There are lots of advantages to owning your own trucks, but a full-service lease can make it easier to control downtime. A full-service lease is just what it sounds like: the leasing company takes care of the trucks and keeps you posted on scheduled maintenance. That creates more predictability in your calendar so you can plan around downtime. Even better, it ensures you’ll never miss a maintenance task, reducing the risk of unplanned repairs on the road. Full-service leases also typically include 24/7 roadside assistance and—a huge boon—sub units to keep your drivers moving when a truck does need unplanned repair. If you’d rather own than lease your trucks, you can get some of the same advantages through a third-party maintenance contract; it’s generally well worth the cost.
3. Train drivers to be vigilant about truck inspections.
Pre-trip and post-trip truck inspections should be a routine part of every driver’s shift. These inspections can reveal maintenance issues before they grow into big problems—the kind that lead to repairs and even longer downtime. Make sure your drivers stay on top of these inspections by building them into your training programs.
4. Keep your team happy.
A truck without a driver doesn’t do much good. To keep your fleet moving, you need to keep your drivers satisfied. That requires frequent, open communication; competitive pay and benefits; and ongoing investment in driver comfort, from in-cab amenities to fuel cards with perks (free coffee, anyone?) That’s just a quick introduction to driver contentment, though. Learn more about recruiting and retaining truck drivers here.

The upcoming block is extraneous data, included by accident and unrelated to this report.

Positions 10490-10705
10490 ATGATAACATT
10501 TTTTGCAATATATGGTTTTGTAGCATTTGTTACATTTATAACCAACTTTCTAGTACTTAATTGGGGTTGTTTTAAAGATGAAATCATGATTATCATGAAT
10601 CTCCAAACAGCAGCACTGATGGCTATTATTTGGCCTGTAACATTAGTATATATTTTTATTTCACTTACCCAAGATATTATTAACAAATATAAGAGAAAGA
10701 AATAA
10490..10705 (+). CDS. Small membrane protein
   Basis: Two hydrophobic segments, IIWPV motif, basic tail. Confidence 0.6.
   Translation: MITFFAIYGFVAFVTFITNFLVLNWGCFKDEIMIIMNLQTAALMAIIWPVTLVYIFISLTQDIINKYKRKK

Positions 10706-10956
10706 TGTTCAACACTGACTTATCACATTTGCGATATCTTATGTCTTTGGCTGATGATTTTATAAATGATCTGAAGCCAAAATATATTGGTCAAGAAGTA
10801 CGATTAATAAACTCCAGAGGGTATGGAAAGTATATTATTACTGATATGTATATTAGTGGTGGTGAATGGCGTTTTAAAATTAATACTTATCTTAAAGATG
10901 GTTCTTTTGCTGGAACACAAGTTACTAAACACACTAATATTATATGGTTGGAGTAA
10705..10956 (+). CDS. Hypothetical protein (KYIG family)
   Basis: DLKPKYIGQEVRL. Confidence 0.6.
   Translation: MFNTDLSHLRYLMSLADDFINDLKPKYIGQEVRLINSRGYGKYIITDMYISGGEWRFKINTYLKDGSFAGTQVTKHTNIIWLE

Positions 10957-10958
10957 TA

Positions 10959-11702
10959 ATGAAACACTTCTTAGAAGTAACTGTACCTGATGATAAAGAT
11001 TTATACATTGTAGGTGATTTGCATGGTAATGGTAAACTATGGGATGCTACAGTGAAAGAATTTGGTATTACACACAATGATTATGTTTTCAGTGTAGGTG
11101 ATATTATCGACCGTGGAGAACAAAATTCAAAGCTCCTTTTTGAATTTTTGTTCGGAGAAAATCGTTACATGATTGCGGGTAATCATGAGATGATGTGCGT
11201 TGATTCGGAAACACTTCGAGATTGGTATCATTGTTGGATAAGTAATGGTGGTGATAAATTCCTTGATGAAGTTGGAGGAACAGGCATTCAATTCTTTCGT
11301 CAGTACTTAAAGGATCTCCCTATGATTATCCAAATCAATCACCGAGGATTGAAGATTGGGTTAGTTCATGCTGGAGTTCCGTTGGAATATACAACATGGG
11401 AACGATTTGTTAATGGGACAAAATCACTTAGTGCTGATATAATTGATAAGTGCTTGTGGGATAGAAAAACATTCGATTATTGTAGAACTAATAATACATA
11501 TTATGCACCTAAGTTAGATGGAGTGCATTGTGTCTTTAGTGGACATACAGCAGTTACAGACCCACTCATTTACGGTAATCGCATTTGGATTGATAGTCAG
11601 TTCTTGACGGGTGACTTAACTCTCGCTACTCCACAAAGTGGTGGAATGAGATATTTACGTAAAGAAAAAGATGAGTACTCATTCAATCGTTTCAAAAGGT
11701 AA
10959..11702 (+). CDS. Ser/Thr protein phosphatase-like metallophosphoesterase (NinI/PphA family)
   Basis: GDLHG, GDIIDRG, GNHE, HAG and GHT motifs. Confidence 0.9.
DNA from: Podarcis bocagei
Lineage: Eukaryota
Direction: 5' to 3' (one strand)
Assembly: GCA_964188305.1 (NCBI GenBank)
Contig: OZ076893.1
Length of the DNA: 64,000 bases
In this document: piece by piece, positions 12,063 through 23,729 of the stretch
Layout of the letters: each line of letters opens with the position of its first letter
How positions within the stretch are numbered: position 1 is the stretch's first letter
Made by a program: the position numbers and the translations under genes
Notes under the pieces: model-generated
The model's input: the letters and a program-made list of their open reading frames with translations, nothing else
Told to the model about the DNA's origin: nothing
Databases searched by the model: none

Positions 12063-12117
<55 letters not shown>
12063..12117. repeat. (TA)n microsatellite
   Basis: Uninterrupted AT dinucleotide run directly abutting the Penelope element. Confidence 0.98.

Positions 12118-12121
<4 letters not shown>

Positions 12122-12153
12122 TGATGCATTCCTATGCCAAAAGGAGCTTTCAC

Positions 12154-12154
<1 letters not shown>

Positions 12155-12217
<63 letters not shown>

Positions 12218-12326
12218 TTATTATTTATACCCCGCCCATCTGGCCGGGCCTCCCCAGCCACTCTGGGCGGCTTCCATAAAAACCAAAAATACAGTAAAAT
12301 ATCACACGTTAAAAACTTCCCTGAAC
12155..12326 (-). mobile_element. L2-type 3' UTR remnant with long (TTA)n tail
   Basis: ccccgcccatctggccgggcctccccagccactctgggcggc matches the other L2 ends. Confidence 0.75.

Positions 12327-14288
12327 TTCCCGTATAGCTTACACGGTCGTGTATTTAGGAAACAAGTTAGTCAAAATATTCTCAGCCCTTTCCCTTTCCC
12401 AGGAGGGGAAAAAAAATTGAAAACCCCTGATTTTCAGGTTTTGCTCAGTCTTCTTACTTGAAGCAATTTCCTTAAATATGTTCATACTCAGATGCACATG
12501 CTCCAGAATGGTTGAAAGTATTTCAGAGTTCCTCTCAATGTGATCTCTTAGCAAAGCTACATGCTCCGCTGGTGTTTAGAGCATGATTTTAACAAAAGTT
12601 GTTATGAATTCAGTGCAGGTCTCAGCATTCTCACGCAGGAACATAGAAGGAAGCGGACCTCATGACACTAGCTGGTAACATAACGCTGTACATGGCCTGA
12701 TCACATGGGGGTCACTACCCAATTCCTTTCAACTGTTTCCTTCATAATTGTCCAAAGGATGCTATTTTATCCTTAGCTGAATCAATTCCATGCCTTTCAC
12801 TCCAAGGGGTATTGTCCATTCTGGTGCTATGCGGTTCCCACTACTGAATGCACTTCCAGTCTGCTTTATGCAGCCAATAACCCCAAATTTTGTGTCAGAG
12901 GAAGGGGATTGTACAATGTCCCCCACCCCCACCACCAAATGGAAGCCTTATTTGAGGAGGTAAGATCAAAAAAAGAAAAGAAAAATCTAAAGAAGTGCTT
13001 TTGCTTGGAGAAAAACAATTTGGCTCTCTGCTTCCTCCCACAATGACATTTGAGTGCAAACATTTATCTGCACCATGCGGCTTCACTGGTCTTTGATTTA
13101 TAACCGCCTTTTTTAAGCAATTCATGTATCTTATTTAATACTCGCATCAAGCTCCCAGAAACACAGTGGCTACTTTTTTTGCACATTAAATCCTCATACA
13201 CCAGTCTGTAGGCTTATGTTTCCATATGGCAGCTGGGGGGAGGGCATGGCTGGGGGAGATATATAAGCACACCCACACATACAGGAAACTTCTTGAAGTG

5. Use digital tools to uncover truck performance issues.
Today’s telematics systems collect data on performance, both for trucks and drivers. Sensors transmit performance data to a centralized fleet management system, allowing fleet owners to spot mechanical issues before they result in downtime for repairs. Get real-time alerts about potential issues, then address them with planned maintenance. That way you can avoid the breakdowns that lead to serious downtime—and arrange to rent a sub unit to avoid lost revenue on current contracts.
6. Choose the right vehicles for your business.
As we discussed in our post about buying your first semi truck, newer rigs typically have fewer maintenance requirements than a used vehicle with sky-high mileage. The general rule is: the older the vehicle, the more downtime you’ll face. But you don’t have to buy a shiny new truck every other year; a good lease agreement can keep your fleet up to date without requiring the serious capital demands of continual replacement.
7. Maintain steady, reliable cash flow.
If you run into a cash flow problem, you can’t keep gas tanks full; you also can’t make payroll or invest in new equipment. In short, without money rolling in, your trucks can’t roll out. But brokers and shippers may take weeks to pay an invoice. Factoring—a financial tool in which a third-party pays out your invoices and collects from your customer—bridges the gap. Here’s how factoring works with Bobtail:
|Complete a freight delivery. Open the Bobtail mobile app and enter load details. Upload your bill of ladings and rate confirmation. Get the value of your invoice deposited in your bank account, minus a factoring fee of just 1.99% to 2.99%, depending on the size of your business.|
Unlike other factoring services, Bobtail doesn’t require contracts. We don’t charge hidden fees. We don’t require you to factor a certain volume of invoices; factor just what you want to factor, with no demands on our end. It’s the simplest way to get funded on your trucking invoices—and with reliable cash flow, you can avoid the unnecessary fleet downtime that harms your business.